“Voting by Mail and Ballot Rejection: Lessons from Florida for Elections in the Age of the Coronavirus”
“Voting by Mail in a VENMO World: Assessing Rejected Absentee Ballots in Georgia”
Check out my report for the ACLU of Florida, “Vote-By-Mail Ballots Cast in Florida.” Vote-by-mail ballots cast in the 2012 and 2016 general election had a higher rejection rate than votes cast at assigned precincts on Election Day and at early voting sites, and more importantly, younger voters and racial and ethnic minority voters were much more likely to cast mail ballots that were rejected and were less likely to have their ballots cured.
Full report is available here.
Although the Anti-Trump vote looms large in Florida, with some independents and Republicans experiencing buyer’s remorse, mobilization of younger people of color remains the key for any prospects of a Blue Wave in Florida.
Here’s turnout, by age, of registered blacks in the 2014 General Election. Turnout among the nearly 1.8m registered blacks in the 2014 midterm was 41.5%.
And here’s turnout of registered Hispanics in the 2014 General Election. Turnout among the 1.9m registered Hispanics in 2014 was just 31.1%.
Contrast minority turnout in Florida in 2014 with white turnout, by age. of the nearly 8.5m registered white voters in Florida in 2014, 51.5% cast ballots in the November election.
If Democrats–from Bill Nelson and Andrew Gillum on down–are going to win in Florida, there needs to be massive GOTV to mobilize younger minority voters to the polls.
The following analysis comes from an extensive database my team and I have put together. It combines individual-level information of Florida voters (including where they were born) with precinct-level results.
The following graph plots precinct-level results. The size of the precincts are scaled to the total votes cast in a precinct in the 2016 General Election. The Y-Axis is vote two-party share for Trump and Clinton. The X-Axis is the proportion of Hispanic voters in the precinct who are Cuban-born. Each precinct has at least 100 Cuban-born voters and at least 50% of voters were Hispanic.
As the LOWESS curves reveal, as the share of voters who are Cuban-born Hispanics increases, Trump’s share of the two-party vote steadily increases, intersecting with Clinton’s share of the vote around 42 percent of Cuban-born Hispanics, but then peaking at roughly 55 percent of the vote when the proportion of Cuban-born Hispanic voters reaches roughly 50 percent.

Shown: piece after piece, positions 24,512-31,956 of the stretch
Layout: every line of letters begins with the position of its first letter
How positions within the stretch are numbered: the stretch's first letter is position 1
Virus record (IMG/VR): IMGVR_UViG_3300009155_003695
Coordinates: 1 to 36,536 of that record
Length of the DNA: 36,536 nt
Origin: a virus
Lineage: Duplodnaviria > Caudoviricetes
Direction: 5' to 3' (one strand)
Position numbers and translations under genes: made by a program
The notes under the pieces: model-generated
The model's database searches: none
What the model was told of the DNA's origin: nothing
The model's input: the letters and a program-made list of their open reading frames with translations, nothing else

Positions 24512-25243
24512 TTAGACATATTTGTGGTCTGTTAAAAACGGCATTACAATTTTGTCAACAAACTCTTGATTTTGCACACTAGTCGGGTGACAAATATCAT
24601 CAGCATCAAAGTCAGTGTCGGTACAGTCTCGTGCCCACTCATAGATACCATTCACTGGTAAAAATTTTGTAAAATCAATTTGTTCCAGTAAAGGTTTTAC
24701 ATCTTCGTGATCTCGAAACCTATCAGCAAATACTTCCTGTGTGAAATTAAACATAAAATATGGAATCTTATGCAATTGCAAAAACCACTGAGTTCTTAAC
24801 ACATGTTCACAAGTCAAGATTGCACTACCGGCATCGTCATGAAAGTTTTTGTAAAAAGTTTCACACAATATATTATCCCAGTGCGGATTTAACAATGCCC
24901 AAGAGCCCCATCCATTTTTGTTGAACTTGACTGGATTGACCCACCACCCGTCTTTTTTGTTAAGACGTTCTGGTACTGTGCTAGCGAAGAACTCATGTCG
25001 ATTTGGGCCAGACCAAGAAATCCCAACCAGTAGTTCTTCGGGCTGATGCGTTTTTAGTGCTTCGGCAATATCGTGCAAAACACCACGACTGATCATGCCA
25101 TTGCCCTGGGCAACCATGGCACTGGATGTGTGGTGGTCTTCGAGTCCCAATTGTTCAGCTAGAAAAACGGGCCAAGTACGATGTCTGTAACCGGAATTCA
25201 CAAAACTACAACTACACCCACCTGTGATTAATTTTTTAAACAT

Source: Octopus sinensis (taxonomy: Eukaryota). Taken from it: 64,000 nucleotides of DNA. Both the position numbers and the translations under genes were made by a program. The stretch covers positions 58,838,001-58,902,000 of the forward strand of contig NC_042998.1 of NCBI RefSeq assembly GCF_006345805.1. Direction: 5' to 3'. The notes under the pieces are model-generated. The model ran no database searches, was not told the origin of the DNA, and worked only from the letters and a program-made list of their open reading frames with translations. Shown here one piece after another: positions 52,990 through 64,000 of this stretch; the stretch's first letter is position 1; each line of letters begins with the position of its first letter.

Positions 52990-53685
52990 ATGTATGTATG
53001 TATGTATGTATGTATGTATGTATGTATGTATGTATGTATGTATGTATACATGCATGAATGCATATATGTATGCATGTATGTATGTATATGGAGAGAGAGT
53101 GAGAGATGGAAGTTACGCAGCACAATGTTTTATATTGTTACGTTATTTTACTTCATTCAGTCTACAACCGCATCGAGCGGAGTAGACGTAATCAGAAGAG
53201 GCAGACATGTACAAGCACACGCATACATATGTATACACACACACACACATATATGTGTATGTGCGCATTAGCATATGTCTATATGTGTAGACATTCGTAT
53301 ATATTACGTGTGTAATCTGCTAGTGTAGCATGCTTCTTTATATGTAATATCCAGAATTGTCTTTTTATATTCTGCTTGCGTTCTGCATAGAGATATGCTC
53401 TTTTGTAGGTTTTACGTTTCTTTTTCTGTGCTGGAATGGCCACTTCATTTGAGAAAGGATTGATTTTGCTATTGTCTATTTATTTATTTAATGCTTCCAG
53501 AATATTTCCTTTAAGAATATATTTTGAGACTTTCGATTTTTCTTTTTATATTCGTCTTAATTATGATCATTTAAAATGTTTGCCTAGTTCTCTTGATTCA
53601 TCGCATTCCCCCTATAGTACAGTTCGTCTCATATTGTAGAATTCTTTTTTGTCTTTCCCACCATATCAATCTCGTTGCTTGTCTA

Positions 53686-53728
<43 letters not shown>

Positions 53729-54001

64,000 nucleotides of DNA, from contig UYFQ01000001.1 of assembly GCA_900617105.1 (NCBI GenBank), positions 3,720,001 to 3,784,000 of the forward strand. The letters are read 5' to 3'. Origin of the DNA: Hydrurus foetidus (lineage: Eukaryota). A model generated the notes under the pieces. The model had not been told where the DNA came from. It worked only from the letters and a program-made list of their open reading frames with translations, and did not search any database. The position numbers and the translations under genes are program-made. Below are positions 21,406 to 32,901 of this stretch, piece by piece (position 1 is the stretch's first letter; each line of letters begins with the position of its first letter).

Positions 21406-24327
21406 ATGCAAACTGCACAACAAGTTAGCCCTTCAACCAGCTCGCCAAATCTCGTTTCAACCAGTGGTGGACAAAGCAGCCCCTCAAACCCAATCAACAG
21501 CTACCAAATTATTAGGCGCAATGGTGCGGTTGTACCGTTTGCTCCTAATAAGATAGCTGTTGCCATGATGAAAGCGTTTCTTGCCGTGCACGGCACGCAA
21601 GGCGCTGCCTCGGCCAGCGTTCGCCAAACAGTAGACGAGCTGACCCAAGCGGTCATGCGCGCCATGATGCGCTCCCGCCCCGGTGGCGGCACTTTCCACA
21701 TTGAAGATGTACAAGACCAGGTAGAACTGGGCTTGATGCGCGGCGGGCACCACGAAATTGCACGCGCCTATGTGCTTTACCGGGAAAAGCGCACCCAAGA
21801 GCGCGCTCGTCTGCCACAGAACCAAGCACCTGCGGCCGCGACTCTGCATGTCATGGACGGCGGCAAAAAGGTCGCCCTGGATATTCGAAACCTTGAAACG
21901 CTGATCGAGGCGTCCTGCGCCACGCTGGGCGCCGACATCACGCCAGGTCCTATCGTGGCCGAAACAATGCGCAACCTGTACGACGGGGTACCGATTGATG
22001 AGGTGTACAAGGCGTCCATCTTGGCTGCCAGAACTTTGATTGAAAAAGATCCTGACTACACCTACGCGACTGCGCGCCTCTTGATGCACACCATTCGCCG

Although Trump won more than 60 percent of the two-party vote in a handful of these majority Hispanic precincts with a prevalence of Cuban-born voters, in Miami-Dade Precinct 335 (Hialeah), where 60 percent of the Hispanics who cast ballots were Cuban-born, Trump won less than 45 percent of the two-party vote.
Working on fumes, so this will be quick.
One day (“Souls to the Poll”) of Early-in-Person voting still to tabulate, and thousands more Vote-by-Mail ballots still to make it to election offices by 7pm on Tuesday, but we’re headed for record turnout in Florida.
Over 6.1m votes already cast, rapidly approaching the 8.5m tallied in 2012.
So, with Election Day voting still to come, the Big Q is , which party has cannibalized voters who waited 4 years ago, until Tuesday, November 6, 2012 to vote, by getting them to vote early in 2016?
Let’s start with the parties first:
So far, of the 2.43m Democrats who’ve voted early, 76% voted in 2012. This includes slightly more than 1/2 million Dems who in 2012 waited until Election Day to cast their ballots.
Of the 2.40m Republicans who’ve cast their lot through this am, 79% voted in 2012, including 558k who voted on Tuesday, Nov. 6, 2012.
Of the 1.16m No Party Affiliates who’ve already voted in the Sunshine State, only 60% voted in 2016, but the plurality of the 2012 voters cast their ballots on Election Day.
So, Republicans are cannibalizing their 2012 likely voters at a slightly higher rate than Democrats, and both parties are drawing in their likely voters at a much higher clip than NPAs.
Flipped upside down, this means that NPAs who stayed home in 2012 are coming out a a much higher rate than the partisans.
None of this surprises me.
What is notable is that nearly 1/4 Republicans who have already cast their mail or in-person ballots in 2016 waited to vote on Election Day in 2012, whereas it’s only slightly more than 1/5 Dems and NPAs who voted on Election Day in 2012 who have already voted. That means there are more votes (raw and percentage) to be had by Clinton than Trump as the final GOTV push occurs on Tuesday.
I don’t feel like writing up the Race/Ethnicity & Age & Gender cannibalization rates right now, but suffice to say, they ain’t pretty for The Donald.
As a tease, I’ll leave you with this tidbit: So far, 36% of the 907k Hispanics who have voted in 2016 didn’t vote by any method in 2012. That’s a full 12 points higher than whites, and will likely be the key to who wins the presidency.
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